The Narendra Modi government is keen to implement the Supreme Court’s constitution bench order to ensure transparency, objectivity and accountability in judicial appointments, law ministry sources said on Tuesday.
The assurance comes a day after Chief Justice of India TS Thakur expressed disappointment over the Prime Minister not mentioning judicial appointments in his Independence Day speech.
A senior law ministry source said: “The government is alive to the deepening concern in the country as espoused by the judges in the constitution bench itself that the system needs improvement to inspire confidence.
“There are many issues on which there is convergence of opinion with the Supreme Court collegium and the government is doing its best to expedite judges’ appointments.”
Judicial appointments have been in limbo after the Supreme Court struck down last October a new system giving the government a say in picking top judges. The power to appoint senior judges rests on a group of India’s top judges in the collegium system.
According to official figures, India’s 24 high courts have nearly four million cases pending before them as 478 of 1,056 sanctioned posts of judges are vacant. Around 30 million cases await disposal in trial courts where 4,432 of 20,502 sanctioned posts are yet to be filled. The top court too has only 28 judges against the sanctioned strength of 31 judges to tackle around 60,000 cases.
But the law ministry source said 52 new judges have been appointed and 110 additional judges confirmed in high courts after the Supreme Court struck down the National Judicial Appointments Commission (NJAC) Act.
“Nine high court chief justices and three Supreme Court judges have been appointed. Besides, 28 high court judges have been transferred and the process for clearing the appointment of 250 more judges is on.”
Maintaining that usually the process for appointment of a judge takes months to complete, the source pointed out 73 of the recommendations for appointment were sent to the government only on July 30, August 2 and 5. “The vetting process is on.”
The sources said 4,432 vacant posts of judges in subordinate courts across the country can be filled only by the high court concerned and the government had no role to play.
Much of the vacancies in high courts are primarily because the then CJI chose not to initiate appointments during the pendency of petitions challenging the NJAC Act, they said.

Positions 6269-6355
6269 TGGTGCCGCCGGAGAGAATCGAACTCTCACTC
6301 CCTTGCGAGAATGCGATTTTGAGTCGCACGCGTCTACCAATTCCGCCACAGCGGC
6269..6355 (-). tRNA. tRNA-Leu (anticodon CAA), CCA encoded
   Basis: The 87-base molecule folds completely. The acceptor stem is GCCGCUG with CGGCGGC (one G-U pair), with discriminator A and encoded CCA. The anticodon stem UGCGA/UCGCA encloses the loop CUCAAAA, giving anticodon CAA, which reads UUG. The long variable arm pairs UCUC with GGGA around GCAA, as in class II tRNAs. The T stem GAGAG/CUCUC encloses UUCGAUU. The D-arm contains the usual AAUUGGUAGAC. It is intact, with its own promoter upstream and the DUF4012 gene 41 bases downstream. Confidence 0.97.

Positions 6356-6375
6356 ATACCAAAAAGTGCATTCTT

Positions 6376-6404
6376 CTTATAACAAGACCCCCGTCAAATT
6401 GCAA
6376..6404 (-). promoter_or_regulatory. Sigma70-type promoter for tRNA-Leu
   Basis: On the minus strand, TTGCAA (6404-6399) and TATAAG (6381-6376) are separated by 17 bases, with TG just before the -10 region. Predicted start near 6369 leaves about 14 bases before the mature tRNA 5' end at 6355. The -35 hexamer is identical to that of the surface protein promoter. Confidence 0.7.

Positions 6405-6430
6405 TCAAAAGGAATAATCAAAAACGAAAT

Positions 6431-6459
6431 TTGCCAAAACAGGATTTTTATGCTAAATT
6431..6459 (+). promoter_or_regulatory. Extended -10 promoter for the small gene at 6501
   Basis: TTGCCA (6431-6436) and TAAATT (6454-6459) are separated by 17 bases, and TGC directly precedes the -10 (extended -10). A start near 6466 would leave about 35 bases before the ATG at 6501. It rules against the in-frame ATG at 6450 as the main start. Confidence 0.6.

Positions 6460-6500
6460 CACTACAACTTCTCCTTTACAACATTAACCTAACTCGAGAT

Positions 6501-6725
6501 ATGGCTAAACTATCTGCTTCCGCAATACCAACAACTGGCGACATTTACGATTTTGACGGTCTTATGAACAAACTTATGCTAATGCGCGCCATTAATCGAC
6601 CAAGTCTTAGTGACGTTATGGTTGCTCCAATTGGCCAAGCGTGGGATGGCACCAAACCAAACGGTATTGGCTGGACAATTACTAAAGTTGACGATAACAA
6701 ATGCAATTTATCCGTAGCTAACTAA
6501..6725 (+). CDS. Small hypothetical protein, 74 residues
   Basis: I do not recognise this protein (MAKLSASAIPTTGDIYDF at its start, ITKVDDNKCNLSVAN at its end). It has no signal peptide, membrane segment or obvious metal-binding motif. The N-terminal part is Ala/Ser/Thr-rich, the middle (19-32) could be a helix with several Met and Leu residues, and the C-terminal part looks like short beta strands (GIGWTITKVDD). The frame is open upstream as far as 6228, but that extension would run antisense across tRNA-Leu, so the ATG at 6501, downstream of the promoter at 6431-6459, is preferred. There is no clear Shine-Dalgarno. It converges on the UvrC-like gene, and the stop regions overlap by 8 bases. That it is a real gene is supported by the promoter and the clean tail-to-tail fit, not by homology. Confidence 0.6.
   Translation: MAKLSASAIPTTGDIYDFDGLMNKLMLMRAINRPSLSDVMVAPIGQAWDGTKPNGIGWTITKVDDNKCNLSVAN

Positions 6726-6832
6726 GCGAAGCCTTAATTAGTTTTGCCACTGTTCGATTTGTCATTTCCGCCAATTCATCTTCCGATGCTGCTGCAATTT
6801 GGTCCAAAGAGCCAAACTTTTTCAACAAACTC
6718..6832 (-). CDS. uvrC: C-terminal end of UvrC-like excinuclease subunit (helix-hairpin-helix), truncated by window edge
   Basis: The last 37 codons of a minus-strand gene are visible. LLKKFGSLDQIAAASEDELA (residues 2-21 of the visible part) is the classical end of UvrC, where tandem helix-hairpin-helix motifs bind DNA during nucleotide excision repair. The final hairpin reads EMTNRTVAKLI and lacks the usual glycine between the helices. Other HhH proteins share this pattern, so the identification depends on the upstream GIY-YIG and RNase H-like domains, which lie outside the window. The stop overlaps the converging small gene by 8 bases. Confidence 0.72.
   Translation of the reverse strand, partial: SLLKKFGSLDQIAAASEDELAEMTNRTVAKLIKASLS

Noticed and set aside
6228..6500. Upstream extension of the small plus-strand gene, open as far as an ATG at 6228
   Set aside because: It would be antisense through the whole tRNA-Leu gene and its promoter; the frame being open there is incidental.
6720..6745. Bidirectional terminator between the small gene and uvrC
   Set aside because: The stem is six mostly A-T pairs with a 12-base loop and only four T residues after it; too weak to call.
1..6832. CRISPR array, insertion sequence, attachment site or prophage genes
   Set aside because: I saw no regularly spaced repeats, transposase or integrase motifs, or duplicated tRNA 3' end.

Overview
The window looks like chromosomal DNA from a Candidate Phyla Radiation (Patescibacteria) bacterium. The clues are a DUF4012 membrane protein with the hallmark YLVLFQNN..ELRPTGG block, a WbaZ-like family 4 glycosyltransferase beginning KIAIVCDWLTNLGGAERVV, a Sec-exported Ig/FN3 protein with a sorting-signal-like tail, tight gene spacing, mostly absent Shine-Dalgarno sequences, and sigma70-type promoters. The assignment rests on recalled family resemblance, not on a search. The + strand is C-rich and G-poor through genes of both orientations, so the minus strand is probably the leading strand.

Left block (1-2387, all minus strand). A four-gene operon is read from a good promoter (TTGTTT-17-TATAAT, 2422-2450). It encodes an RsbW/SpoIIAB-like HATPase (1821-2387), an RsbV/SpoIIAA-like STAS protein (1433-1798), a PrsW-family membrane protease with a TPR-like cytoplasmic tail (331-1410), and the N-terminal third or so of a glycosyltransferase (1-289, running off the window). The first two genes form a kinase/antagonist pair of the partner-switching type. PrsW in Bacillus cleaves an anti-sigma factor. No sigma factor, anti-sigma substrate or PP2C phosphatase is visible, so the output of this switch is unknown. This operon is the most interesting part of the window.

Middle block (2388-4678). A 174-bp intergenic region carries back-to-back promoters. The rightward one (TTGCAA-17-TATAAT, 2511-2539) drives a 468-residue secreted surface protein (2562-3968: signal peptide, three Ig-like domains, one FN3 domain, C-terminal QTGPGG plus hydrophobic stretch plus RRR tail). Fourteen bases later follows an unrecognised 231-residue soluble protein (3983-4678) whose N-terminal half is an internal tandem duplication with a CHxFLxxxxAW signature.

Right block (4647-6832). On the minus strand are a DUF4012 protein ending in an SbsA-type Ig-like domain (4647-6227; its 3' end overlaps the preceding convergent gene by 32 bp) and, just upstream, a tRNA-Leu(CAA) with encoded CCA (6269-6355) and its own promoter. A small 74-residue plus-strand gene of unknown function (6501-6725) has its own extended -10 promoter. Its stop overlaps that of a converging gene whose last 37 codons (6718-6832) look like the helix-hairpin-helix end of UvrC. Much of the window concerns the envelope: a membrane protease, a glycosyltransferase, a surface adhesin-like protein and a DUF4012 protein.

In its order last December 16, the constitution bench asked the government to finalise the memorandum of procedure (MoP) that details the process of appointing Supreme Court and high court judges.
The MoP is supposed to include provisions on eligibility criteria, transparency in appointment process; establishment of a secretariat in each high court and the top court; and a mechanism for redressal of complaints against those being considered for judgeship.
Government sources said since finalisation of the MoP was taking time, the then law minister DV Sadananda Gowda wrote to the CJI on January 6, saying “the government was not averse to the process of appointment being resumed, if it otherwise meets the approval of the Supreme Court collegium”.
Senior advocate and former additional solicitor general Vikas Singh said: “A peculiar situation has arisen where without awaiting the finalization of MoP ensuring transparency as mandated by the SC constitution bench, appointments have to be made.
“In this situation it would be appropriate for the CJI to constitute either a five-judge or seven-judge bench to look into the aspect of MoP and decide it judicially so as to obviate the impasse that has been created due the December 16 constitution bench verdict,” Singh added.
The SC had appointed a panel which received around 4,000 suggestions for improving the functioning of the collegium and 1,400 of these suggestions were forwarded to the constitution bench.
Sources said Justice Kurian Joseph of the top court indicted the collegium system in the October 2015 verdict for lack of transparency, accountability and objectivity. Justice Joseph had also questioned “the active silence of the executive in not preventing such unworthy appointments…”
The sources also talked about a situation wherein to accommodate a schedule caste, schedule tribe, woman, minority or an outstanding talent or to give representation to a geographical region, normal rule of seniority can be ignored.